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The First Holy Half Marathon

| Wednesday, January 15, 2014

Editor’s note: This is the first installment in a series of columns chronicling the journey to the Holy Half Marathon on March 29. 

I don’t have an athletic bone in my body.

Not one.

Unlike 80-something percent of the Notre Dame student body, I was not a varsity athlete in high school. The thought is actually laughable.

My dad tried in vain to find a sport at which I might be halfway decent. I did everything from gymnastics to softball to cheerleading to basketball. I was awful at all of them. The pinnacle of my childhood athletic career was once scoring six points in a recreational basketball game. It was a big day in my life.

So, you might ask yourself why someone like me would make running the Holy Half Marathon the number one item on her Notre Dame bucket list.

I’m asking myself the same question. But let me try to explain.

I don’t like limits. I’m not a fan of assigning them to myself, and I’m even less fond of other people imposing them on me. The thought that I might be incapable of doing something scares me. I want to believe that if another human being can do whatever it is, then so can I.

That’s probably foolish. But quite frankly, I don’t really care.

I’m going to run the Holy Half on March 29. It’s not because everyone else is doing it. It has nothing to do with fitness as a lifestyle, as admirable as that is, or my sense of body image. And it sure as heck isn’t because I have a natural inclination to run 13.1 miles.

It’s because I want to prove to myself that I can.

I’m not harboring the illusion that this will be easy. In all honesty, I’ve already failed once. Last year, I began training at the beginning of winter break, made it through an eight-mile run in February and then quit.

I gave up for some reasons that I can justify to myself and other reasons that I can’t. I got shin splints in one of my legs from using the wrong running shoes. I felt like I could no longer make time for four runs a week. But I also just got frustrated with how difficult it was to push myself so hard, day in and day out.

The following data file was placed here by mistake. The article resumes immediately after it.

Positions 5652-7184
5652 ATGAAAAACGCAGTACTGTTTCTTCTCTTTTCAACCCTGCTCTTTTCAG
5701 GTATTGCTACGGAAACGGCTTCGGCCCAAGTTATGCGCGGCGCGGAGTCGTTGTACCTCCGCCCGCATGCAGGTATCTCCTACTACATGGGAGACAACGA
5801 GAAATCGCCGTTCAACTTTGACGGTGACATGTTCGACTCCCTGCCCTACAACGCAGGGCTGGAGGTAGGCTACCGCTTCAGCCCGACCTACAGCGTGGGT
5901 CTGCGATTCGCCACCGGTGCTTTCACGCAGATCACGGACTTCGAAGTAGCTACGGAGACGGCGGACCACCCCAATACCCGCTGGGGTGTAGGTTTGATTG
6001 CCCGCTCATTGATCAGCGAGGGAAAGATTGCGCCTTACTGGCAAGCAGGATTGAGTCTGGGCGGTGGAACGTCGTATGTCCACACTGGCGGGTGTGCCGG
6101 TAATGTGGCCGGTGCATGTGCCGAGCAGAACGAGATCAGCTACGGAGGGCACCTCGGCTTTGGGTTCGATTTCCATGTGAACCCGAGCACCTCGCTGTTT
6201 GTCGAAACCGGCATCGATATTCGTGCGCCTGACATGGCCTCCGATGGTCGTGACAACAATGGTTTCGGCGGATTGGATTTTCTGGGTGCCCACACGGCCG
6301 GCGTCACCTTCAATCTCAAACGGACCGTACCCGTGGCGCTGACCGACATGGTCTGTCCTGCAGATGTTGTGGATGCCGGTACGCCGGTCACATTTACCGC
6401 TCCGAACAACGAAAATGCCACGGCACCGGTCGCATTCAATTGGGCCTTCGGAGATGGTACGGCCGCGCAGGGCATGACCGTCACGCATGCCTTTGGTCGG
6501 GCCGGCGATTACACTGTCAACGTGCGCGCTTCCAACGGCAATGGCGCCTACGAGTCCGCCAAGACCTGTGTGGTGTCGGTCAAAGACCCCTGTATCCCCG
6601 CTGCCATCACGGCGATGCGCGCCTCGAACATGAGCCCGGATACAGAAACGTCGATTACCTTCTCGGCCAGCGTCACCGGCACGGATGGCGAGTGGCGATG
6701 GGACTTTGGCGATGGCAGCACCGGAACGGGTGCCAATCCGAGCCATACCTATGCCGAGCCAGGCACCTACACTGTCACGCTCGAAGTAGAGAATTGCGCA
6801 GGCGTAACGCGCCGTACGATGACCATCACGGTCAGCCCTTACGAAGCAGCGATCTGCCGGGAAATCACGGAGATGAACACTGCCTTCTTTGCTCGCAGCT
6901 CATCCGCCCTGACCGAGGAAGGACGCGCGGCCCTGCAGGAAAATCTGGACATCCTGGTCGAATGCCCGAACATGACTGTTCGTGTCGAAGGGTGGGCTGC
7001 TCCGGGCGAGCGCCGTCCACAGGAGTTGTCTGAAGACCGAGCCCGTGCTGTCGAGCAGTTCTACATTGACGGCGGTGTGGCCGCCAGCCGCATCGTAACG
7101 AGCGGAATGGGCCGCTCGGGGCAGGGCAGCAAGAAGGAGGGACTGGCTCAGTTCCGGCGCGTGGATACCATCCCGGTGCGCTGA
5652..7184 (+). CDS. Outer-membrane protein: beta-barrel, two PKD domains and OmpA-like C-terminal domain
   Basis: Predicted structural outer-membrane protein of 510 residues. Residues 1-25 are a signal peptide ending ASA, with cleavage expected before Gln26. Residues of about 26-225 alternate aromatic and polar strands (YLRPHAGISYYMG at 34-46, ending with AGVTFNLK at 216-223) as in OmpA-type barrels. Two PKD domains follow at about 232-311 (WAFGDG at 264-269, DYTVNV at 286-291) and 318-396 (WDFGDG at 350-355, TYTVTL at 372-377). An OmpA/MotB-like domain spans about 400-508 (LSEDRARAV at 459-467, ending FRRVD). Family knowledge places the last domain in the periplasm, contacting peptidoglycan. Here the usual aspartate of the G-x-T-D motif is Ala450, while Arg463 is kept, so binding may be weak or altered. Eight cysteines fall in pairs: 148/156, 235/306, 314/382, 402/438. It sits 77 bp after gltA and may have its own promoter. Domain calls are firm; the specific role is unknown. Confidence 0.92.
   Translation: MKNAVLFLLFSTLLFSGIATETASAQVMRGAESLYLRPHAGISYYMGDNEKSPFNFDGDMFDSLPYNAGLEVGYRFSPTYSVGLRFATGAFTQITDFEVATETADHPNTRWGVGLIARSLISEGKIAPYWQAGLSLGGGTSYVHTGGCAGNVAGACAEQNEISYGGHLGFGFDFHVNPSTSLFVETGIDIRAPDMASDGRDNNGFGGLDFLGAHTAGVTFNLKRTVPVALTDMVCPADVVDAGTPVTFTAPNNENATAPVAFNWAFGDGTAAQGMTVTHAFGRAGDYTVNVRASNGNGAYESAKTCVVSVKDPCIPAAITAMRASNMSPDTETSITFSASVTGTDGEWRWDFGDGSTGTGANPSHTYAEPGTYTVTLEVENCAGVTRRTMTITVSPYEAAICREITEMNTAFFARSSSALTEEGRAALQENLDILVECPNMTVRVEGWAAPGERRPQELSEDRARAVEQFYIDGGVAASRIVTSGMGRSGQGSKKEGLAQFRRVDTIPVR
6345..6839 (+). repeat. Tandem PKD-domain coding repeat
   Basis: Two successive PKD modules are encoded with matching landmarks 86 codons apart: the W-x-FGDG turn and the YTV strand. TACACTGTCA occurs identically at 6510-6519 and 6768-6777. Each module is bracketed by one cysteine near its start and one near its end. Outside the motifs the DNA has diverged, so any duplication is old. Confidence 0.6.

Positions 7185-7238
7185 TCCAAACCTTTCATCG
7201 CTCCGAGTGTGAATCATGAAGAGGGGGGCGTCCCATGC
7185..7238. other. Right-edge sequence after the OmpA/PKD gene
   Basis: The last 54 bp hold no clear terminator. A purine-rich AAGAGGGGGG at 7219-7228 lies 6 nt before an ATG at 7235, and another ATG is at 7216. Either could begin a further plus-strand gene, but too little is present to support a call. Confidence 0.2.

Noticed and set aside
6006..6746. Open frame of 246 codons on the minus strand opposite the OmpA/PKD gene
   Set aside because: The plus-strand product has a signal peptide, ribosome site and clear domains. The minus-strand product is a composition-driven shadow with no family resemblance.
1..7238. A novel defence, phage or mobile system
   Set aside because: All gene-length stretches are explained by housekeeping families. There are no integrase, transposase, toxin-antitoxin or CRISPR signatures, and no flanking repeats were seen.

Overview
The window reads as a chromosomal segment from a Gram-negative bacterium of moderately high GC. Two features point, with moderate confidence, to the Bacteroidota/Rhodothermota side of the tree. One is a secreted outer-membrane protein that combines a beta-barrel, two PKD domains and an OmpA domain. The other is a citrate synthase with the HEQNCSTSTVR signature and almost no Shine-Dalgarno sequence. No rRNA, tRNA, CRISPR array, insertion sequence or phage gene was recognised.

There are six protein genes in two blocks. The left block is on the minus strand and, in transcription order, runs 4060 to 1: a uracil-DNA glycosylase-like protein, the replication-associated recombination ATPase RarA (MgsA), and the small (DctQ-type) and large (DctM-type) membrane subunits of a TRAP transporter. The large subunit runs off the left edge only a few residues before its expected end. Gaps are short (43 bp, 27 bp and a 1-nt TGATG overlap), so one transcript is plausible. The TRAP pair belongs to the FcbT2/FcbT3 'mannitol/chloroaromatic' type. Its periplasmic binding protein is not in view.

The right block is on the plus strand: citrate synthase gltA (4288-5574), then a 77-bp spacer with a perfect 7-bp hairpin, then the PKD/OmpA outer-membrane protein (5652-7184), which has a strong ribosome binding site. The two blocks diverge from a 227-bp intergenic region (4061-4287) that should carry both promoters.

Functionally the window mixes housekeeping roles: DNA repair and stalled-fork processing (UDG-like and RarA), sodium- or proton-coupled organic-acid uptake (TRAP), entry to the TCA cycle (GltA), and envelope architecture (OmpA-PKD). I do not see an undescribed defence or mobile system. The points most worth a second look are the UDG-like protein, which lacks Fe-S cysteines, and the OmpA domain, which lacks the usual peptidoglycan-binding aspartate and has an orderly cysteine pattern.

This time, though, I have no intention of quitting. Barring an injury, I will be crossing that finish line approximately 10 weeks from now — probably sweating profusely and in a significant amount of pain, but still in one piece.

I’ve learned to consider this experience as about more than just the physical act of running. I think it’s bigger than that.

At the onset of my training last winter, I sent a text message to my friend and training buddy. I told her that the whole thing was just too hard.

“It’s supposed to be hard,” she replied. “You just have to learn to keep running through the pain.”

Those words stuck with me, and I’ve since realized they don’t apply only to running. They’re relevant to just about everything.

Every time a spoken word injures me, every time I lose someone or something I loved, and every time a door slams shut in front of me, I face a choice: I can decide it’s “just too hard” and remain on the ground, or I can get up, brush myself off and keep going.

I choose to keep running — physically, around this university’s campus, until I’m capable of going 13.1 miles, and metaphorically, until I’m past the challenge of the moment and on to the next one.

Maybe my Holy Half aspirations aren’t really about running at all. Perhaps they’re about the ability to keep going, despite pain, despite heartbreak, despite sweat and tears and (hopefully not) blood.

I fully intend to finish the race in March. But even if I don’t, I think I’ve already discovered what I needed to learn.

At the end of the day, what matters is that we keep running. Over the next two and a half months, I’m going to see if I can do that.

Stay tuned.


About Marisa Iati

Assistant Managing Editor. American Studies major. Ice cream addict.

Contact Marisa